Does “Reading First” put reading last?

Several weeks ago the Senate Appropriations Committee voted to eliminate funding for the Reading First program, the groundbreaking but controversial Bush administration program that has given states $1 billion a year since 2002 to teach low-income elementary schoolers to read. A House committee also had voted to eliminate funding; if money is not restored before the federal budget is approved in the fall, the program could end. More about the program and the vote can be found in the July 1 USA Today

Any federally funded program targeting low income families is likely to be the target of criticism and the source of much debate on its effectiveness in addressing the problem. But I believe the comments of one sixth grade language arts teacher in Texas carry more weight than all the studies and reports cited in this legislative quagmire. Donalyn Miller is the author of the blog “The Book Whisperer“, and she makes the following observation:

The children cannot wait. They do not have more time. Students, who entered kindergarten in 2000, the year the National Reading Panel report came out, are in high school now. While Washington policymakers fumble to figure out what is best practice in getting children to read and crafting program after program claiming to have the answers, these children are graduating and breathing a sigh of relief that they never have to read a book again. …The only groups served by current trends to produce more and more programs for teaching reading are the publishing and testing companies who make billions of dollars from their programs and tests. …Meanwhile, the people who have the best ability in actually getting children to read—children’s book authors, parents, librarians, and teachers get the least credit (monetarily or otherwise). No hidden agenda exists with this group; they just want children to read…..When you take a forklift and shovel off the programs, underneath it all is a child reading a book….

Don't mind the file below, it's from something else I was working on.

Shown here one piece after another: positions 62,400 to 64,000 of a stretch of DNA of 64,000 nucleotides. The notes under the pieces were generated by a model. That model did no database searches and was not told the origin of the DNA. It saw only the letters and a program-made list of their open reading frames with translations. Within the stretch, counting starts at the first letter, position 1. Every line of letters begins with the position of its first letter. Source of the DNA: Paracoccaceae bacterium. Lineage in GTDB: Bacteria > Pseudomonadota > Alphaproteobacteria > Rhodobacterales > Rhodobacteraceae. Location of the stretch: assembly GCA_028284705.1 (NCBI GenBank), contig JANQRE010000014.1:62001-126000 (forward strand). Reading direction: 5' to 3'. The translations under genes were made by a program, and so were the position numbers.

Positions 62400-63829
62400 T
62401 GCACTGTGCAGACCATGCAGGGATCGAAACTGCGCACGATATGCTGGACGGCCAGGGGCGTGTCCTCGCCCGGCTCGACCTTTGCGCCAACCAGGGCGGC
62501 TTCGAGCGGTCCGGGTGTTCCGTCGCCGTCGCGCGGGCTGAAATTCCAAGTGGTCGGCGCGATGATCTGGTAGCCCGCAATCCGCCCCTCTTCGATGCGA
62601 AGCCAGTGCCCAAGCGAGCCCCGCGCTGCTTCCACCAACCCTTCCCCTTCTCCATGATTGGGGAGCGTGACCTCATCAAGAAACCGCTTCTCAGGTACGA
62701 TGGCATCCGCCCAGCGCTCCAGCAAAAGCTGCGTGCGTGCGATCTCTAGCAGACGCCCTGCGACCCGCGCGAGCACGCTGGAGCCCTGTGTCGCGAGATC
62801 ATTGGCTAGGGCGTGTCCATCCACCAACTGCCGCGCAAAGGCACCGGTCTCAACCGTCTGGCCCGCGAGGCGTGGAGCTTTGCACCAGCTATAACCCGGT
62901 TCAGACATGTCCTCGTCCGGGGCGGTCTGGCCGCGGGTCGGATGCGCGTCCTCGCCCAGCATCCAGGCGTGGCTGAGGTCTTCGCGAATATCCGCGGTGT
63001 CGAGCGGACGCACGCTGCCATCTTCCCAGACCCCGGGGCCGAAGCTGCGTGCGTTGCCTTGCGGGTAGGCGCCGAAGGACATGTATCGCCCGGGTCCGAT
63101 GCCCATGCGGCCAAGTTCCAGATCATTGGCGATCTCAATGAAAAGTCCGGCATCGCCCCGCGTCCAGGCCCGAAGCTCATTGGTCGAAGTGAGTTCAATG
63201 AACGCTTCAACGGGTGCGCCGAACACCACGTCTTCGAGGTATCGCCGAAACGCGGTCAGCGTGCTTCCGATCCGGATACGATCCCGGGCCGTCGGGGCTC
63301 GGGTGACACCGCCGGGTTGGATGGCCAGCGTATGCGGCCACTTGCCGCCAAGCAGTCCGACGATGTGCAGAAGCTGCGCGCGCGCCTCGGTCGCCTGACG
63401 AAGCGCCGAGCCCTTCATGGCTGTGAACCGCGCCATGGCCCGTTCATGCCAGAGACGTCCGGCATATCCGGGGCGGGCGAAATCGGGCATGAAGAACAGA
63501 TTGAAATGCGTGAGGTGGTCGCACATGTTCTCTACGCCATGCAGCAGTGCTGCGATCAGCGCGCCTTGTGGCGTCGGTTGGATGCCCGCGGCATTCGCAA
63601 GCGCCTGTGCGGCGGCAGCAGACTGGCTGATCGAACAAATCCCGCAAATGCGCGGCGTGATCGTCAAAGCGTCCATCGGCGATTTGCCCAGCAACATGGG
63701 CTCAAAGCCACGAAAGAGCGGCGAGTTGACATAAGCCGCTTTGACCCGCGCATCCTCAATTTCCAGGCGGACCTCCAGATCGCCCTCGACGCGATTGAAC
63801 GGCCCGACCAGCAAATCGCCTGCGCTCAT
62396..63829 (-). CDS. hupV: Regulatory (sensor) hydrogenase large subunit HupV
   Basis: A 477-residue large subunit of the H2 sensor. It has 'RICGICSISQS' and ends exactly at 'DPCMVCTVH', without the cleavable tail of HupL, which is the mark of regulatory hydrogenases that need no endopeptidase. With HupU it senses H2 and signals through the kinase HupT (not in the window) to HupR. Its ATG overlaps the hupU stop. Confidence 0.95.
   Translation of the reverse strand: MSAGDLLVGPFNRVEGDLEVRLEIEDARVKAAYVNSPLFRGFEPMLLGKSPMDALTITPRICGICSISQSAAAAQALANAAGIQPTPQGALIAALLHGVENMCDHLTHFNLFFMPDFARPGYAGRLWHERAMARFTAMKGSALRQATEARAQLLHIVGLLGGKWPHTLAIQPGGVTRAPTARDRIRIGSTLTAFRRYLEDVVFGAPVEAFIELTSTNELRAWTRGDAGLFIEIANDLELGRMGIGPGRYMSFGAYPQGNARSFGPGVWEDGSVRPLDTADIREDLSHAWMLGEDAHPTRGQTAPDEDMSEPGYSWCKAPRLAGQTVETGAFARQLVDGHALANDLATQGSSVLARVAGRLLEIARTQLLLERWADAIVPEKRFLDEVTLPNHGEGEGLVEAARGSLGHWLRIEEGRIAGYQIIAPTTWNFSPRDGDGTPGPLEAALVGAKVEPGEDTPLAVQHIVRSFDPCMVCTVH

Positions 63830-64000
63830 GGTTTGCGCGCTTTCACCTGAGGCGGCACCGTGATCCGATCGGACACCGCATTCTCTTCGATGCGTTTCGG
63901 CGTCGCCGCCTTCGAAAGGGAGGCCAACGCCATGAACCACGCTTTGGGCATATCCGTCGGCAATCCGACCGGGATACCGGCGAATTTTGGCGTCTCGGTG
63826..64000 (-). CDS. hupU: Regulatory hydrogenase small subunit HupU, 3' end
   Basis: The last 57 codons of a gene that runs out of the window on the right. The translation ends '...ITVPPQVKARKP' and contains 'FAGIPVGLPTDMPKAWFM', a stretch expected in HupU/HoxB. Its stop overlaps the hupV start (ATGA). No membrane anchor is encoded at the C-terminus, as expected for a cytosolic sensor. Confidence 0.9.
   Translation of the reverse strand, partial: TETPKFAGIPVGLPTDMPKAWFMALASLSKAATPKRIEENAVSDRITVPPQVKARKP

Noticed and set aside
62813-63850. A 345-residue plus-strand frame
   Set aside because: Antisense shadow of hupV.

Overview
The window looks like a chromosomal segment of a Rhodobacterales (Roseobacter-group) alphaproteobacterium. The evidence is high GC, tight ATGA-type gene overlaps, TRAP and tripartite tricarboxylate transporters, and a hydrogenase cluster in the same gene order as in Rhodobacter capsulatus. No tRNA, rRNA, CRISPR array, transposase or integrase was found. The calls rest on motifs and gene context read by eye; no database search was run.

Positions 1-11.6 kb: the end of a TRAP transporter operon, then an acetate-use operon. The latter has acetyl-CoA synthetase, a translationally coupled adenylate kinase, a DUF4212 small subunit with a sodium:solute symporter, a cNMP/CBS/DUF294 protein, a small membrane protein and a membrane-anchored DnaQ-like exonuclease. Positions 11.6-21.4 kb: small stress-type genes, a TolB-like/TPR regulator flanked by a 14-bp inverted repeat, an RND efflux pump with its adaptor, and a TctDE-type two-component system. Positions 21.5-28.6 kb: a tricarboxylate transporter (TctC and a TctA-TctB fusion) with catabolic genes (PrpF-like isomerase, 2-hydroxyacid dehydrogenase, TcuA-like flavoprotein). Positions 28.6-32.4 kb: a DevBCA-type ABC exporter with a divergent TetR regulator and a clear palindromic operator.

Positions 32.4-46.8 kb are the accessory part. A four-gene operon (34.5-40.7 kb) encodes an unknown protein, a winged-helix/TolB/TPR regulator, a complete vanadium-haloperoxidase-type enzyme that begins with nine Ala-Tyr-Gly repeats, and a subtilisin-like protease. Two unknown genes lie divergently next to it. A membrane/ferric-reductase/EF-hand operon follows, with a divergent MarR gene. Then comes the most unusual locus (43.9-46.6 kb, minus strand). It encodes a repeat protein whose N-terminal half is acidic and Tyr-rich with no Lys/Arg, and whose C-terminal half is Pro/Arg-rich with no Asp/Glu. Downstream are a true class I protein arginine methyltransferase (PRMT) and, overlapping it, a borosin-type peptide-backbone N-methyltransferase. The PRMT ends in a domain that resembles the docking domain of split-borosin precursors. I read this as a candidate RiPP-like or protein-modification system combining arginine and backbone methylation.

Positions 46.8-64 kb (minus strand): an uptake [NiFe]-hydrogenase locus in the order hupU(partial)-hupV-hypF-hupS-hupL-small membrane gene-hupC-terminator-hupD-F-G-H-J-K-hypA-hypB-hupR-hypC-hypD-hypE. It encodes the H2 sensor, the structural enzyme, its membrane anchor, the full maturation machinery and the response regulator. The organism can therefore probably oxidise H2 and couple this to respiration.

Her concluding remark:

We don’t need another reading program; we need to go back to the first reading program—connecting children with books. This should always be our bottom line.

Enough said. (But not enough heard; the education industry lobbyists seem to drown people like Mrs. Miller’s voice out).

This blog is one of the best I have seen addressing the issue of how to instill a love of reading among young people today. Highly recommended reading.